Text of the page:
The third week of my Norwegian adventure has officially begun.
I really enjoy studying abroad, except for the actual “studying” part. Although, much like at home, being in class keeps me from spending money. Especially the money I don’t have. I’m trying to be as frugal as possible. I hear Norway is really expensive… (Over the top eye roll)
Classes basically involves speaking from our perspective about Norway and the rest of the world. No sweat. There’s a lot of reading that we’re supposed to reference in class, but that’s easier said than done. We’re a very opinionated group, so it’s kind of like being on The View: Norwegian Edition. A real dream come true.
The best part of the educational portion of this trip is our “field seminars” which includes fascinating excursions into Oslo. We checked out the Nobel Peace Center for class Wednesday. After checking out a photography exhibit, we got a guided tour of the center. I thought 2007 recipient Al Gore might give the tour, but we had to settle for the Norwegian Diane von Fürstenberg. It was a very interesting tour and the highlight was the exhibit of Alfred Nobel, which featured a book that made windows frost/defrost and dynamite sounds. Sheer magic!
This weekend included a concert that many, many French kids said would be a real hoot. Note to self: French people reeeeeeeally like techno. Birdy Nam Nam is a group of four broskis who DJ their hearts out on their MacBook Pros. They also make me feel incredibly unhip, or un-French, as I kept wondering why their “phat beatz” had to be so loud.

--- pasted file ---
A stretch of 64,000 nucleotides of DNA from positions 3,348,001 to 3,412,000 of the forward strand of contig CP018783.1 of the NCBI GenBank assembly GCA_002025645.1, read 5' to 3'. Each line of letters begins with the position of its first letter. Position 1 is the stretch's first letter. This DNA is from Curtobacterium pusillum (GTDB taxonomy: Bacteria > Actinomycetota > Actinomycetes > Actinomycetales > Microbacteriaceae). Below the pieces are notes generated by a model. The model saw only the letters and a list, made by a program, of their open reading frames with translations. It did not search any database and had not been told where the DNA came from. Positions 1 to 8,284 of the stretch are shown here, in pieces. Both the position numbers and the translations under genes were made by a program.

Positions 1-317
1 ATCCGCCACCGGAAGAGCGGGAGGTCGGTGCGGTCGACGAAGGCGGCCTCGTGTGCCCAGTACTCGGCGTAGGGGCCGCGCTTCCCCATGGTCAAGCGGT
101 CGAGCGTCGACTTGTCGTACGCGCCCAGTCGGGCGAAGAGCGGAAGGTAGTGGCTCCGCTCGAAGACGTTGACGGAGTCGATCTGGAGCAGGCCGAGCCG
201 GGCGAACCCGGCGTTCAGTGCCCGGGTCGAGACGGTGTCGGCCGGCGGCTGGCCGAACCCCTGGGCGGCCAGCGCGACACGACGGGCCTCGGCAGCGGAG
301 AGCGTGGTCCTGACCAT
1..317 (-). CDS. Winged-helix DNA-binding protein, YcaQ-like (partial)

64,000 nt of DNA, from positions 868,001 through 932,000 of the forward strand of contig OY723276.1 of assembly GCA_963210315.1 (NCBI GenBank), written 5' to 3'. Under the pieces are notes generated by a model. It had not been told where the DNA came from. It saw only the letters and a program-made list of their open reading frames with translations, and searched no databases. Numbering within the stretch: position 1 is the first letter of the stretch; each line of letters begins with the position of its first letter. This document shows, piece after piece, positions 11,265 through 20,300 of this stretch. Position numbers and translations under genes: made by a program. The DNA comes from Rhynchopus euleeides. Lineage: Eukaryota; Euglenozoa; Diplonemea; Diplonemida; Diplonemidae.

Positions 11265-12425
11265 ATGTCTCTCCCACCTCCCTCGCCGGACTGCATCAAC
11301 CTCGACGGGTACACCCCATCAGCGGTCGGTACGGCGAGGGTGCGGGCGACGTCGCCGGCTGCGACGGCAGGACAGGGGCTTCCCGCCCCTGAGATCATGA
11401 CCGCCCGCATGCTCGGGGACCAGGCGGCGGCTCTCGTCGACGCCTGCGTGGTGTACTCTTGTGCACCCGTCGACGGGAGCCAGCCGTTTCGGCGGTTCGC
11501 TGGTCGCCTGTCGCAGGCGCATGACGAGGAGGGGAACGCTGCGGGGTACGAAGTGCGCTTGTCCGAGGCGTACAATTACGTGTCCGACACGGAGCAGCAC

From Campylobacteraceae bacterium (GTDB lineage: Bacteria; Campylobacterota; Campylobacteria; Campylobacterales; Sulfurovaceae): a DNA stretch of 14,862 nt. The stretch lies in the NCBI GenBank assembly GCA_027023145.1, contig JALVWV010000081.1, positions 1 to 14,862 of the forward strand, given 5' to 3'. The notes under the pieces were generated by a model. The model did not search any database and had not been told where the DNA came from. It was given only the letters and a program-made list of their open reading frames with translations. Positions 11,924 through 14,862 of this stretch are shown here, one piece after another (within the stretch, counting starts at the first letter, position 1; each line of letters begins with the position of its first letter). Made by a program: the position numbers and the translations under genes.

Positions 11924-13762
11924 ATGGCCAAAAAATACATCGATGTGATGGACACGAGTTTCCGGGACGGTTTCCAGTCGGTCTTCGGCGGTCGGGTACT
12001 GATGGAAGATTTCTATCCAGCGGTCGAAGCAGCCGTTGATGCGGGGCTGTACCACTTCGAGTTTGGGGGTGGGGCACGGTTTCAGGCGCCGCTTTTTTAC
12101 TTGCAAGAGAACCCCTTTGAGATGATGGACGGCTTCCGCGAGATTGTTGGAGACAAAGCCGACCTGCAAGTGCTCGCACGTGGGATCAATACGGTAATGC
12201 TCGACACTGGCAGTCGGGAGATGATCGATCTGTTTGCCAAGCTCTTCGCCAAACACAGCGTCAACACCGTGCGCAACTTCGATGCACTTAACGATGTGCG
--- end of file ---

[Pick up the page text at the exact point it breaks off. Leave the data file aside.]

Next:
Sunday was much more quiet and relaxing. Kirby and I met up with some Germans and checked out a festival which had a little flea market and cheap Chinese food. Definitely a highlight of the entire trip. We were super cool and had coffee outside of a cafe, walked outside in a beautiful garden, and almost went to the circus that was in town. They charged a lot for admission, so we had to pull ourselves away.
Punctuality is Norway’s middle name…. Or maybe its last name. Either way, it’s been difficult to not just saunter to the T-Bane stop at my leisure. Instead, I have to make sure I’m there to at the exact time the train pulls into the station. FYI: Oslo’s transportation system does not mess around. Being on time has been a chronic problem of mine, so hopefully this will cure my problem.
I start Norwegian class tomorrow, so I will hopefully be able to carry quasi-conversations with the various store clerks I come in contact with. The other day I replied “nei, takk” to an H&M worker who I thought was asking if I wanted a bag or not. Turns out she was telling me the total of my transaction. She quickly informed me that saying “no, thank you” to “you’re total is 100kr” is not acceptable.